Firing and Hiring Personal Injury Lawyers
This blog explore additional aspects of hiring and firing injury lawyers. Call me at 610 642 7676 for more information.
Seek a New Attorney
If all attempts at resolving the problem with your lawyer fail, you should seek out a new attorney. You have the right to expect competent representation and courteous treatment. You deserve the same level of representation that the insurance company expects from its lawyers.
If you decide to change attorneys, you must take certain steps to assure a smooth transition. First, the new lawyer tells the old lawyer that you desire the change. The new lawyer may ask you to write to the old lawyer to advise him or her to turn your file over. The lawyers then must work out financial arrangements so that everyone’s interests are protected. The old lawyer is entitled to be reimbursed for the costs he or she has spent on the case and for the time spent-although that payment generally comes at the end of the case.
The second lawyer hopes to review the file as soon as possible in order to determine if he or she indeed wishes to represent the client. If it looks like the case can profitably be pursued, the second lawyer will take the case over. The case needs to be quite attractive since the lawyers have to split the fee. If there is not enough to go around, the second lawyer may make a business judgment that he or she is not interested in taking the case. That leaves the client with an upset first lawyer and a case in legal limbo. The client could be left with no choice but to go lawyer shopping. That is the risk you run when you fire your lawyer, and that is why it pays to select a good one in the first place.
Understand the Insurance Company’s Reaction
Insurance companies react in various ways to a change in lawyers. They may view the switch as a sign that the case or the client is a problem from your lawyer’s perspective. This can result in increased reluctance to settle and a stepped-up investigation into the merits of the case. Another possibility is that the new lawyer will breathe needed energy into the case, causing the insurance company to start thinking seriously of settlement. The reputation and ability of the new lawyer are key to the insurance company’s reaction to a switch in representation.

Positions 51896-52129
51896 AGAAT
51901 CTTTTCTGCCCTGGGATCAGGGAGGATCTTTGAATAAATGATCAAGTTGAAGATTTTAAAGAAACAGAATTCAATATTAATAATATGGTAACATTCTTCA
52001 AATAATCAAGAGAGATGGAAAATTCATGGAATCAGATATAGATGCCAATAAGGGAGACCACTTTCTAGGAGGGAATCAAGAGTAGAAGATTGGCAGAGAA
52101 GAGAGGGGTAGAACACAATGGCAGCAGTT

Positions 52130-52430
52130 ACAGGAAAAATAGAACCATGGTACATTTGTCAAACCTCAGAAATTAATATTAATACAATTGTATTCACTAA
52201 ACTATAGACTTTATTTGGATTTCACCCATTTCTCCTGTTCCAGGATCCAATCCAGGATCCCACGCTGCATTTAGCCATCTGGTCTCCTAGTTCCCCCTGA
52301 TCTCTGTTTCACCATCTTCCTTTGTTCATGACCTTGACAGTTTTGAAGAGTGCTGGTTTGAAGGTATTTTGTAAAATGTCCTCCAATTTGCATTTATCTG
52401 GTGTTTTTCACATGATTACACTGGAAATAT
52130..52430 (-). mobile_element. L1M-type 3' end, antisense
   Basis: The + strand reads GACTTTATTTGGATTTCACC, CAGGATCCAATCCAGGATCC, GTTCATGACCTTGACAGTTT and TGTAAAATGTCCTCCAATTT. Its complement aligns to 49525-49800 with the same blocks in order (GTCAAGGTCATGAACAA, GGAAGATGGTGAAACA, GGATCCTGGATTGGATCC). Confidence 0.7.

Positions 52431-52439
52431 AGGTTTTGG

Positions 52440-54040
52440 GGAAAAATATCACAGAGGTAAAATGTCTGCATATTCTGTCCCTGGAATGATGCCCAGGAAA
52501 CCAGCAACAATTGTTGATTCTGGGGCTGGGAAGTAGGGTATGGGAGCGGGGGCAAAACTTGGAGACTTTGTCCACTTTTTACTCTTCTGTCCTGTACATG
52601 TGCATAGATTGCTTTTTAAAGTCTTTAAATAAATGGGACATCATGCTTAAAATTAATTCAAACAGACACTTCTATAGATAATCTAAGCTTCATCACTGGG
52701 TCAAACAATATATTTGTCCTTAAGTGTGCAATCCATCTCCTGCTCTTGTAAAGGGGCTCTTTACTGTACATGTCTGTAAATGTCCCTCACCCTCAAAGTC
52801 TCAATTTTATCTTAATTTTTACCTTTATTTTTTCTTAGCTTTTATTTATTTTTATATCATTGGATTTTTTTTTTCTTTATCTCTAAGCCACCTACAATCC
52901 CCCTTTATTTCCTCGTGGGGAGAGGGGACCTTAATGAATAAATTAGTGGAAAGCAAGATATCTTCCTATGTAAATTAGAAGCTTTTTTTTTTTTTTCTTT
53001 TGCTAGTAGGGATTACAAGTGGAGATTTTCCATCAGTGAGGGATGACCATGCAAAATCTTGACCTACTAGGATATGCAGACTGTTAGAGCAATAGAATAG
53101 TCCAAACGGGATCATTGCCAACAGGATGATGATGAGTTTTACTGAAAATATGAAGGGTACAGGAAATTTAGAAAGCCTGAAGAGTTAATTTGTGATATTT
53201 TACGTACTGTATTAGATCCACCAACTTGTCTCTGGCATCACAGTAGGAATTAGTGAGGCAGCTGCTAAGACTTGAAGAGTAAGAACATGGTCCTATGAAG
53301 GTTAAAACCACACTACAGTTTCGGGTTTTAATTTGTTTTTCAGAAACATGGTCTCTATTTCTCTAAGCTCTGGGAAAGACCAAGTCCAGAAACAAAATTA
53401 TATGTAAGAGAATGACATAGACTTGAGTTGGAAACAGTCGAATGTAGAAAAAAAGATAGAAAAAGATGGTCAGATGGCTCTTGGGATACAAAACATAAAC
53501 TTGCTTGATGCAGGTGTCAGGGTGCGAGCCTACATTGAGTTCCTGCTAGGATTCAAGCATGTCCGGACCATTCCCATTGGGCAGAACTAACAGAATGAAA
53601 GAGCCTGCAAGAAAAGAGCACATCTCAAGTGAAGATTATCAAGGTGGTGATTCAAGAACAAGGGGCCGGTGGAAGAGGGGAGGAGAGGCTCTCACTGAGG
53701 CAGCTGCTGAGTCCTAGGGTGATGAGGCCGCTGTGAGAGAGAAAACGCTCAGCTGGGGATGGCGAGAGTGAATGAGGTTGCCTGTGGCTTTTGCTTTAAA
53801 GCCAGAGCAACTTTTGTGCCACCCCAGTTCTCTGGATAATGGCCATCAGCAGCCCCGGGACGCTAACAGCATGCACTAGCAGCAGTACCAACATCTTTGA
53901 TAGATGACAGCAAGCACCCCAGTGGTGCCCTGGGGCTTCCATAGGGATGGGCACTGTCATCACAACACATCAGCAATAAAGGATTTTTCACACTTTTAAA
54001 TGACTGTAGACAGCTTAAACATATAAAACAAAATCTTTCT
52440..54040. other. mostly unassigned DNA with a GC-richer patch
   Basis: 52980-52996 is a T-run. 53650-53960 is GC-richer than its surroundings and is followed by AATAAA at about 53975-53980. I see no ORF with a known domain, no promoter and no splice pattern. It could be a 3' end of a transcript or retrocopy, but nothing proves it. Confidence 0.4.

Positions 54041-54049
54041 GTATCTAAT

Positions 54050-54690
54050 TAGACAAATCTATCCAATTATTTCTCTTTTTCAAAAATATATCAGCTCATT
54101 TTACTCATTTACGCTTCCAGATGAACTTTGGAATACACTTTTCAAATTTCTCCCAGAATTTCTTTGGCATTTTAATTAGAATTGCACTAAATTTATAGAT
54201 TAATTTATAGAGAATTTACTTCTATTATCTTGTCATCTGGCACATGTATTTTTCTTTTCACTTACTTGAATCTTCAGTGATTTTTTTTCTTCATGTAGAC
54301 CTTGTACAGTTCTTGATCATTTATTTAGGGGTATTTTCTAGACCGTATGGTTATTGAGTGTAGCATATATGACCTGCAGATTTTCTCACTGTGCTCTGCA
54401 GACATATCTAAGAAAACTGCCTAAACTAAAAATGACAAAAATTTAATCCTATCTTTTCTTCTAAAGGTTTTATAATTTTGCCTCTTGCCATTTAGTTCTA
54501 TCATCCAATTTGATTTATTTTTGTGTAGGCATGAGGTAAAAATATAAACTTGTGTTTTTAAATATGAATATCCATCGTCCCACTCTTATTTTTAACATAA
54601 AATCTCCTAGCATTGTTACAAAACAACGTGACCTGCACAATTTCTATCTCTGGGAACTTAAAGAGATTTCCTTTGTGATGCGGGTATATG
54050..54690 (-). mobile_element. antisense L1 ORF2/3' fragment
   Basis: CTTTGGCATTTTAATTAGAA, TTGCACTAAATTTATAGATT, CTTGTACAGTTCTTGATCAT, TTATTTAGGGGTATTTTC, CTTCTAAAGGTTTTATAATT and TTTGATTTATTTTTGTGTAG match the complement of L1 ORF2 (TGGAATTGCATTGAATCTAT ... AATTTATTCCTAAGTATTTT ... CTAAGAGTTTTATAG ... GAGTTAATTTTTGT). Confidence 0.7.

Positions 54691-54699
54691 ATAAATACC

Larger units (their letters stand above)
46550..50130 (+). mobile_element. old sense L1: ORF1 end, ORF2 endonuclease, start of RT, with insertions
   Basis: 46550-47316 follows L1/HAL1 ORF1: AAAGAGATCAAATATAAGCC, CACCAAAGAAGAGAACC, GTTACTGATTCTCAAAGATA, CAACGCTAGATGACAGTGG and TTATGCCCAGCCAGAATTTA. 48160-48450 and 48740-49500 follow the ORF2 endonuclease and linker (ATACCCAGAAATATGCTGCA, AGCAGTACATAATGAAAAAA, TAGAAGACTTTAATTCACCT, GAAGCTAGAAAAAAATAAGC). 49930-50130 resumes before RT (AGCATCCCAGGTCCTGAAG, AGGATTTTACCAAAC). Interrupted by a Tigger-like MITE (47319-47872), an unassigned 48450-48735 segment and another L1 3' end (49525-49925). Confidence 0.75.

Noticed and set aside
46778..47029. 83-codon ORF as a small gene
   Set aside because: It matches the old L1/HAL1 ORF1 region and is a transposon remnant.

There is one thing you must avoid doing if you are dissatisfied with your lawyer. Under no circumstances may you contact the insurance company yourself. Whether you distrust your lawyer, believe that by contacting the insurance firm you will find out what was actually going on, or you simply do not believe your lawyer’s explanation concerning a delay in the settlement of the case, this is a big mistake.
Insurance companies operate out of a where there is smoke there is fire mindset. If you contact the insurance company yourself, this will signify to the insurance company that something is wrong either with you, your lawyer, or both. Once the insurance company smells smoke, the chances for a quick settlement will immediately fly out the window.
Then, instead of securing a quick settlement, your lawyer will probably have to file the lawsuit and prepare to engage in extended and expensive discovery. (See Chapter 9 of my book, Winning Your Personal Injury Claim, for more on discovery.) The insurance company will not only demand your deposition, but it will also undoubtedly subpoena every record that conceivably can provide it with information to use against you. It may subpoena your doctor’s records, your employment records, and maybe even your school records. Only after all this discovery, if it turns out that despite the smoke, there was no fire, will settlement discussions resume. Even worse, the insurance company’s lawyers often find something during discovery that can severely damage your case. If that happens, the settlement value of your case drops and the case may have to go to trial. The bottom line: never contact the insurance company directly. You should let your lawyer handle all contacts with that company.